LTUE 2020

Obligatory LTUE recap time!

One reason I love going to this con is that I always get so many ideas, just being around so many other writers and going to so many panels. From zombies to medieval sieges to colonizing the ocean, I’m so chock-full of thoughts they’re about to start pouring out of my ears. Fabulous.

The commute to the con is also part of what makes it such a good trip. I love planes and trains, and once you get past security, airports are pretty good too (despite the jacked-up restaurant prices). Something about liminal spaces just really really does it for me.

I also got some new reading material, and have already polished off one of the four books I bought at the signing on Friday. (Goodreads review is incoming — but in the meantime, suffice to say I love a good villain manifesto.) It’s really cool to connect with other indies, and that’s actually going on my to-do list for 2020: reading more indie work. Classics like Warm Bodies by Isaac Marion and The Martian by Andy Weir are good (no, I’m not just saying that because they both got movie deals out of it), but there’s so much more out there. And that’s the whole point of indie! That you can put anything you want into the world. What wonderful freedom as a writer; what wonderful freedom as a reader. Time to get going!

Related to that point, or kitty-corner to that point, is something else that hammered in this time that hadn’t been emphasized in the other LTUE cons I’ve been to. Brad R. Torgersen was the writers’ keynote speaker, and it was really cool. The guy’s worked really hard for a really long time. A guy like that says something, and you best listen. And one thing he said was that if something (a story, a genre, whatever) isn’t working, try something else.

That sounds like the most obvious thing in the world. But it needed to be said — or at least, I needed to hear it.

I’ve pretty much been bashing my head in trying to write the fourth Iron Gentry novel. I’m about 2/3rds of the way done with the manuscript. But I just can’t get any farther with it. Ok … so I took a break, and wrote a whole 40k draft of a romance. And then I went back to bashing my head against that Iron Gentry book for the rest of the year. And wondered why I wasn’t able to get anywhere with it.

Brad R. Torgersen’s keynote was like a lightbulb going ding! over my head.

If romance is what really scratches my id right now? If that’s what I’m excited to write? Then, dude, what the heck am I doing writing anything else??

Now, it’s still gonna be historical or supernatural or scifi, because it’s still me we’re talking about. I’m not completely switching gears. But the Tomelin books are (mostly) done; the main trilogy for Callan and his family is over. I can afford to branch out into different worlds at this point.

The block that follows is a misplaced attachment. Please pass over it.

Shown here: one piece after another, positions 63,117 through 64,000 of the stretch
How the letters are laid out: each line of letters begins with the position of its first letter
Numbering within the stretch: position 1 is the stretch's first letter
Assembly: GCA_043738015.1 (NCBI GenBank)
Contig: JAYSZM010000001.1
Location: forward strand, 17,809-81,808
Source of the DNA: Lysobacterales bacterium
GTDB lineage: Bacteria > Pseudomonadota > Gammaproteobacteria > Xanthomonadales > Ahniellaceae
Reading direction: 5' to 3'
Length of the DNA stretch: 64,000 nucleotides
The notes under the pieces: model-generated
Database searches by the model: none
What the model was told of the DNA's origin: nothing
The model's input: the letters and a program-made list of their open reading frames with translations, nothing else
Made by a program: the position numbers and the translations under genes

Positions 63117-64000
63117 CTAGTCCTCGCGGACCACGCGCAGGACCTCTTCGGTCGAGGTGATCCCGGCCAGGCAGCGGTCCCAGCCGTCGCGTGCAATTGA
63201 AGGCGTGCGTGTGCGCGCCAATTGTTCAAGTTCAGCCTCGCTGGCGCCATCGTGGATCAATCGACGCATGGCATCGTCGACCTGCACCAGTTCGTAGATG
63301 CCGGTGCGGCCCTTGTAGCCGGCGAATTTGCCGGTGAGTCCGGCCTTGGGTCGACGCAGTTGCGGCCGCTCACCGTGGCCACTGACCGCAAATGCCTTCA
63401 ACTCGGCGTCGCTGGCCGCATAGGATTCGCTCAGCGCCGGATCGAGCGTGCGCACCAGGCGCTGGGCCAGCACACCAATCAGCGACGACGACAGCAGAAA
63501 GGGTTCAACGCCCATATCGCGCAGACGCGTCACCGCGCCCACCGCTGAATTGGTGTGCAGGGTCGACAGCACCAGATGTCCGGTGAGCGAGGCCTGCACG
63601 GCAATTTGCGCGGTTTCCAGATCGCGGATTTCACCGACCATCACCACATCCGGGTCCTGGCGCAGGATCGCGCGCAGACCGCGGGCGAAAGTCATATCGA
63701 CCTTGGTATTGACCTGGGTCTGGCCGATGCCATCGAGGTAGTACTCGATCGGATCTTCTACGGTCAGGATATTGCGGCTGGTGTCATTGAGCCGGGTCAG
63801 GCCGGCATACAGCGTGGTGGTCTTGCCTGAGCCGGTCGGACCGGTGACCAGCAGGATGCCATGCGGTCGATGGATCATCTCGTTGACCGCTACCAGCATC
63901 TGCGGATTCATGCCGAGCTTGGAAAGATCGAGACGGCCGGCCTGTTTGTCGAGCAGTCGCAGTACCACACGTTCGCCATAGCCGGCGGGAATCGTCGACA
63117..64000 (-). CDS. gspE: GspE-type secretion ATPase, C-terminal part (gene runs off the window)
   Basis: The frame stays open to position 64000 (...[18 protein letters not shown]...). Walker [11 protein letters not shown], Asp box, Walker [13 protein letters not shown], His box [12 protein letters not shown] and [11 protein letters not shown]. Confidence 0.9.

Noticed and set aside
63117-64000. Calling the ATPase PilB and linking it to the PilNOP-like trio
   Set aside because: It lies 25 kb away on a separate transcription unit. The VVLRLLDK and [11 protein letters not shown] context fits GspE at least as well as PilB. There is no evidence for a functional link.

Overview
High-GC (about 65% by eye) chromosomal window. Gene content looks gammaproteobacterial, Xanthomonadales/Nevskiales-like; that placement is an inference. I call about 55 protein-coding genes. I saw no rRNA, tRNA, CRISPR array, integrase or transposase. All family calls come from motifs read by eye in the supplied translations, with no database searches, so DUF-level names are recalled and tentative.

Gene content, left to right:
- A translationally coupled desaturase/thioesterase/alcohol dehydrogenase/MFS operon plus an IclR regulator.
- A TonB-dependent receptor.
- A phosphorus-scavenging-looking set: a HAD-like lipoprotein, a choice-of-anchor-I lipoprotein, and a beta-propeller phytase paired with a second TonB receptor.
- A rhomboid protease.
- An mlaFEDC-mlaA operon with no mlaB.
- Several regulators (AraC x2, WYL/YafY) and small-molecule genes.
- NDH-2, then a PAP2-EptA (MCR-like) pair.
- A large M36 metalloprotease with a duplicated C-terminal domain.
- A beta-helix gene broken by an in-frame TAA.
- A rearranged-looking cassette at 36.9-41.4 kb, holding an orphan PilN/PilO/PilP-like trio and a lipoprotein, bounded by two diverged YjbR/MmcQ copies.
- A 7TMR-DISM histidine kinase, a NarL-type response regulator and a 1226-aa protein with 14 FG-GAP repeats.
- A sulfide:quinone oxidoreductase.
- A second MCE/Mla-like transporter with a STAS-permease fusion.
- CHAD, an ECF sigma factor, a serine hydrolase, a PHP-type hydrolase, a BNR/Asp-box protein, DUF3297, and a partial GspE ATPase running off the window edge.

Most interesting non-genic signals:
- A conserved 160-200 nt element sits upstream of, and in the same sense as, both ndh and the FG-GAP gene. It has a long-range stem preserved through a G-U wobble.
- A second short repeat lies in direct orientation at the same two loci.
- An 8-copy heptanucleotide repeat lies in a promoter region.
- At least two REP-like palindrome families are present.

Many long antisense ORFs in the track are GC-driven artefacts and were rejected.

And, you guys, I’m really stoked. I have SO many ideas. I’m already almost 3k into a new draft.

And that’s the whole point of LTUE, after all. To develop, to get better — and to get out there and write.

So I’m off to go and write.

writing is like brushing your teeth

or: get ready for an overly-explained metaphor that you’ll have to scroll all the way down to the bottom of the post to read.

My new laptop has been up and running again for just over a week now, and in that time I have written nearly 28,000 words — today I’m hoping to cap it off at a neat 35,000. On Goodreads the other week I mentioned that using the Writeometer app is a good way of making writing fun, because the neat little bar graph and line graph show my progress (and the bright green graphics certainly make it nice, and the little inspirational writing quotes on the main app page are super cute).

But what it also does is it keeps me honest in not only how much I write, but how long it takes me to do it. What it comes down to — and I can’t claim that it makes sense, all I know is that that’s how it works — is that if I don’t time myself to write as much as I possibly can within 20 minutes, and do so multiple times a day, then I waffle around a bit and at most I’ll write 5,000 words.

The week before my old laptop died, I clocked almost 12,000 words, none of those using timed sessions.

Between yesterday and the day before, I clocked nearly twice that amount. By timing myself, 20 minutes at a time, for nine hours yesterday and six hours the day before.

Now, that wasn’t all in one go each day. I had to get coffee and eat food and take out the recycling and water the plants and get the mail and sleep. And what I found is that I naturally fell into a rhythm of 4 sessions in a row, then getting up and stretching my legs and running errands as needed, then getting back in the saddle.

And waking up this morning, I knew very well that doing marathons like that isn’t sustainable: because my wrist hurt, and because my eyes felt like they’d been dried with a blow torch. I normally spend my days staring at a computer screen, but not quite in such a concentrated manner, and dang if it doesn’t make a physical difference.